What History Tells: George L. Mosse and the Culture of Modern Europe

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Stanley G. Payne, David J. Sorkin, John S. Tortorice
University of Wisconsin Press, Feb 6, 2004 - History - 308 pages
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    What History Tells presents an impressive collection of critical papers from the September 2001 conference "An Historian’s Legacy: George L. Mosse and Recent Research on Fascism, Society, and Culture." This book examines his historiographical legacy first within the context of his own life and the internal development of his work, and secondly by tracing the many ways in which Mosse influenced the subsequent study of contemporary history, European cultural history and modern Jewish history. 
    The contributors include Walter Laqueur, David Sabean, Johann Sommerville, Emilio Gentile, Roger Griffin, Saul Friedländer, Jay Winter, Rudy Koshar, Robert Nye, Janna Bourke, Shulamit Volkov, and Steven E. Aschheim.

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Contents

George Mosse and The Holy Pretence
15
The Modern Contexts of George Mosse s Early
25
The Origin and Development
41
Copyright

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About the author (2004)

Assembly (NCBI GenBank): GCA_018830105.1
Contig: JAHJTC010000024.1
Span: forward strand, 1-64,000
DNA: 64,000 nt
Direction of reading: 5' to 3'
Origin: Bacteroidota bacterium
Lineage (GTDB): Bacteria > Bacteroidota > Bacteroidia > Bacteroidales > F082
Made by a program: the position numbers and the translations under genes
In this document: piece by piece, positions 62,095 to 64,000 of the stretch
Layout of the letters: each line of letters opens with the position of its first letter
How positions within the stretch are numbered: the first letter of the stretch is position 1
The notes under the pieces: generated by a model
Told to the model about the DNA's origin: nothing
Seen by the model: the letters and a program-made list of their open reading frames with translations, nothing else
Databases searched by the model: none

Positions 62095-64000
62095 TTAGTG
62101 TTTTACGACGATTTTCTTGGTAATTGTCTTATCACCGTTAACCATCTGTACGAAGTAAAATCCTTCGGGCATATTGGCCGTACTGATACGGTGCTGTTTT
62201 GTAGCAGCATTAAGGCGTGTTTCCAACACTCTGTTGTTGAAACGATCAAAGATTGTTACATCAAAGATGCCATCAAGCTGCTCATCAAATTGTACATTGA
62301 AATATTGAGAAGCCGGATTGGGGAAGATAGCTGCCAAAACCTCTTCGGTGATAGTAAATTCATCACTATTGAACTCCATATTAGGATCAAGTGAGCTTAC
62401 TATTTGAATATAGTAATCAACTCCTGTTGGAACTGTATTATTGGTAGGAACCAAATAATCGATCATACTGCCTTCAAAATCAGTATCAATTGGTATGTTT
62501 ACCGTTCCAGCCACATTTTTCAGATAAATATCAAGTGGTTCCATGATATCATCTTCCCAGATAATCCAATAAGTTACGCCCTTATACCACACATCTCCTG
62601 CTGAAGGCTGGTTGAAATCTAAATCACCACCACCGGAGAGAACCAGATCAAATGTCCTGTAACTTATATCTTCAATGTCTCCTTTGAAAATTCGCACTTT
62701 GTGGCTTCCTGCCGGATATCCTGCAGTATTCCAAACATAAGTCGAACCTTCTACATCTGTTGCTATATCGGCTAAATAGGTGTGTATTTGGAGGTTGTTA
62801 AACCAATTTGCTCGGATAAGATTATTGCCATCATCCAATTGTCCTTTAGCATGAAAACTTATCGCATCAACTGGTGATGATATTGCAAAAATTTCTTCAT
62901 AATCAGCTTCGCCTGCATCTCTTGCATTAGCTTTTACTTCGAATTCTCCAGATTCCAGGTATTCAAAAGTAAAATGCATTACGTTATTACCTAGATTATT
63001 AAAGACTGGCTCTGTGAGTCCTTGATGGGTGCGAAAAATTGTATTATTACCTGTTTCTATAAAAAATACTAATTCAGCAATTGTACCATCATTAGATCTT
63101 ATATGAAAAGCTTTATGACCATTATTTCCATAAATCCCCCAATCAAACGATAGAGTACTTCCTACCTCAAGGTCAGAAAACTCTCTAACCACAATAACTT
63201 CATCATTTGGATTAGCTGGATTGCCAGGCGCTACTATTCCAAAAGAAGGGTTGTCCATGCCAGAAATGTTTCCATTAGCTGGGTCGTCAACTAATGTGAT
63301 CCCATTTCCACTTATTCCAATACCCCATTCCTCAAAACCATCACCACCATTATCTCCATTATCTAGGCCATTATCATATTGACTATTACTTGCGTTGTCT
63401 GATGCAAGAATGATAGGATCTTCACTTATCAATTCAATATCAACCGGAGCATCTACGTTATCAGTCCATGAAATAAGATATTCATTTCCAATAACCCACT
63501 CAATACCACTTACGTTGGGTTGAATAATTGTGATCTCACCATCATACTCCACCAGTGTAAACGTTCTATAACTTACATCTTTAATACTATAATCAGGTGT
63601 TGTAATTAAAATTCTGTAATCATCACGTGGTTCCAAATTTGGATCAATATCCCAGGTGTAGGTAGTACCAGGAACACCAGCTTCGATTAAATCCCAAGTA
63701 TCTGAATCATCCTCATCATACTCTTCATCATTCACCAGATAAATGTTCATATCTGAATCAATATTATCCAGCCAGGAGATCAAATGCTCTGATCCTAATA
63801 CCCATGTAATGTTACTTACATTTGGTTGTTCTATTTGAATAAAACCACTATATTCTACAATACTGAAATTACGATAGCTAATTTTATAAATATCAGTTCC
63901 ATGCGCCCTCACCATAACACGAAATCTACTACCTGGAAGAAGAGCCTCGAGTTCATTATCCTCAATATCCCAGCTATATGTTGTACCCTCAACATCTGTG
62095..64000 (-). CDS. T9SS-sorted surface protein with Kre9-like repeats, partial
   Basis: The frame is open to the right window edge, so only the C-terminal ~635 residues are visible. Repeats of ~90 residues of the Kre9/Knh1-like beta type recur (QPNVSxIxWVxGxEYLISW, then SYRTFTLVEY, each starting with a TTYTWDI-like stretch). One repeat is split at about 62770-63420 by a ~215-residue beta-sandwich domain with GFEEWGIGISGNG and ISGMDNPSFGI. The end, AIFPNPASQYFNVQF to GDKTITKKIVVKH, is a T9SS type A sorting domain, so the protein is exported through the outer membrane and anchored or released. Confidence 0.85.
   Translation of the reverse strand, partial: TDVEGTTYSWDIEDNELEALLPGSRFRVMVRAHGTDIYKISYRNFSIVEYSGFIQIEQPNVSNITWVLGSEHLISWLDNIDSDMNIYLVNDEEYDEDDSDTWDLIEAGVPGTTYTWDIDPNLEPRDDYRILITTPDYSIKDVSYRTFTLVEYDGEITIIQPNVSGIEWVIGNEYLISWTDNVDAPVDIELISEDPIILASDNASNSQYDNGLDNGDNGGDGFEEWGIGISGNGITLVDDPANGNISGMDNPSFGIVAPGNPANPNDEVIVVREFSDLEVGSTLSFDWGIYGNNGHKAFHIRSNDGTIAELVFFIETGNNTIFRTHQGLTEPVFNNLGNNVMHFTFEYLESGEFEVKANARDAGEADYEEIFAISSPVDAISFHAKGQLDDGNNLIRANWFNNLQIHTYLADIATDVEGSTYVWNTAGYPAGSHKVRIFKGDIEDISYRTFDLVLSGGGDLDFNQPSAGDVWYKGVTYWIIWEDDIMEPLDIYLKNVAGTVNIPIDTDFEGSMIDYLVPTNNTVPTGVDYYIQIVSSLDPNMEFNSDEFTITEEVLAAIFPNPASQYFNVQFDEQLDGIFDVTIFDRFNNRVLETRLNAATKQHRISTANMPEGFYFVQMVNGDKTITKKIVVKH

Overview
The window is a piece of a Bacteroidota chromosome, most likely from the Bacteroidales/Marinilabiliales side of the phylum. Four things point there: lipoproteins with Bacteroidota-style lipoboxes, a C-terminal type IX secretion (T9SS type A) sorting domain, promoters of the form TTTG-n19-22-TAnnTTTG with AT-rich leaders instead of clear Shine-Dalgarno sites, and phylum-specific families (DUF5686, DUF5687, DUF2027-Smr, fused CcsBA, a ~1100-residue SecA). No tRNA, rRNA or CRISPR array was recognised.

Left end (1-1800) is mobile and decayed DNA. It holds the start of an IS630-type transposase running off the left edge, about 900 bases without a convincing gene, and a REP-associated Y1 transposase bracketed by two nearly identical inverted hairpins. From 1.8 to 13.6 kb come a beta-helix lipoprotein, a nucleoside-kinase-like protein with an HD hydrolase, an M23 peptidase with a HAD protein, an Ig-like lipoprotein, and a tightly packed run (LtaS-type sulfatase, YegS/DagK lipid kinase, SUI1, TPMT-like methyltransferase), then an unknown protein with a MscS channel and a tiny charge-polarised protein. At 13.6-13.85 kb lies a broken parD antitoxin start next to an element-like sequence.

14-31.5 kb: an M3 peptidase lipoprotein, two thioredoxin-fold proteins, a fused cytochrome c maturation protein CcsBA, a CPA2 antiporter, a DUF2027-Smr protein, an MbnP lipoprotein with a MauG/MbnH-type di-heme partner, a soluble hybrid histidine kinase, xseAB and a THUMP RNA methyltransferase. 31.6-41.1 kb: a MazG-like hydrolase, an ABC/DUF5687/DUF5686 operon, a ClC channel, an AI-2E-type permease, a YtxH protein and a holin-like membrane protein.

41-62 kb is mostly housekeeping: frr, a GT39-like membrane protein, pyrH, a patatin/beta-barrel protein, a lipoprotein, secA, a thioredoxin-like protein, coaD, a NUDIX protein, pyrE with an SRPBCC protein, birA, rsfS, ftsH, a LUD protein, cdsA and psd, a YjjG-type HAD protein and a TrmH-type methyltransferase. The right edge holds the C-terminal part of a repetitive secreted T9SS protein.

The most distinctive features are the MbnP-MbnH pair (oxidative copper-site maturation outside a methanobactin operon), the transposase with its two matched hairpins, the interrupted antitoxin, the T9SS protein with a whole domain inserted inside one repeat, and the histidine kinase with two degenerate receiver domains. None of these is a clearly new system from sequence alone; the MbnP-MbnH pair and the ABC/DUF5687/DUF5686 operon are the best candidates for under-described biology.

Stanley Payne has taught history at several universities, including Columbia University, University of California, Los Angeles and the University of Wisconsin. He is a member of the American Academy of Arts and Sciences and a corresponding member of Real Academia Espanola de la Historia, Madrid. He has received various awards and prizes, most recently the Marshal Shulman Book Award of the American Association for the Advancement of Slavic Studies (2005) and the Gran Cruz de Isabel la Catolica from the Spanish government (2009). He has been co-editor of the Journal of Contemporary History since 1999. Professor Payne is the author of more than 20 books and 150 articles, as well as co-author or co-editor of 9 books. Most recently, he is the author of The Collapse of the Spanish Republic, 1933 1936: Origins of the Civil War, Franco and Hitler: Spain, Germany, and World War II, Spain: A Unique History and Civil War in Europe, 1905 1949.

Sorkin is Frances and Laurence Weinstein Professor of Jewish Studies at the University of Wisconsin-Madison.

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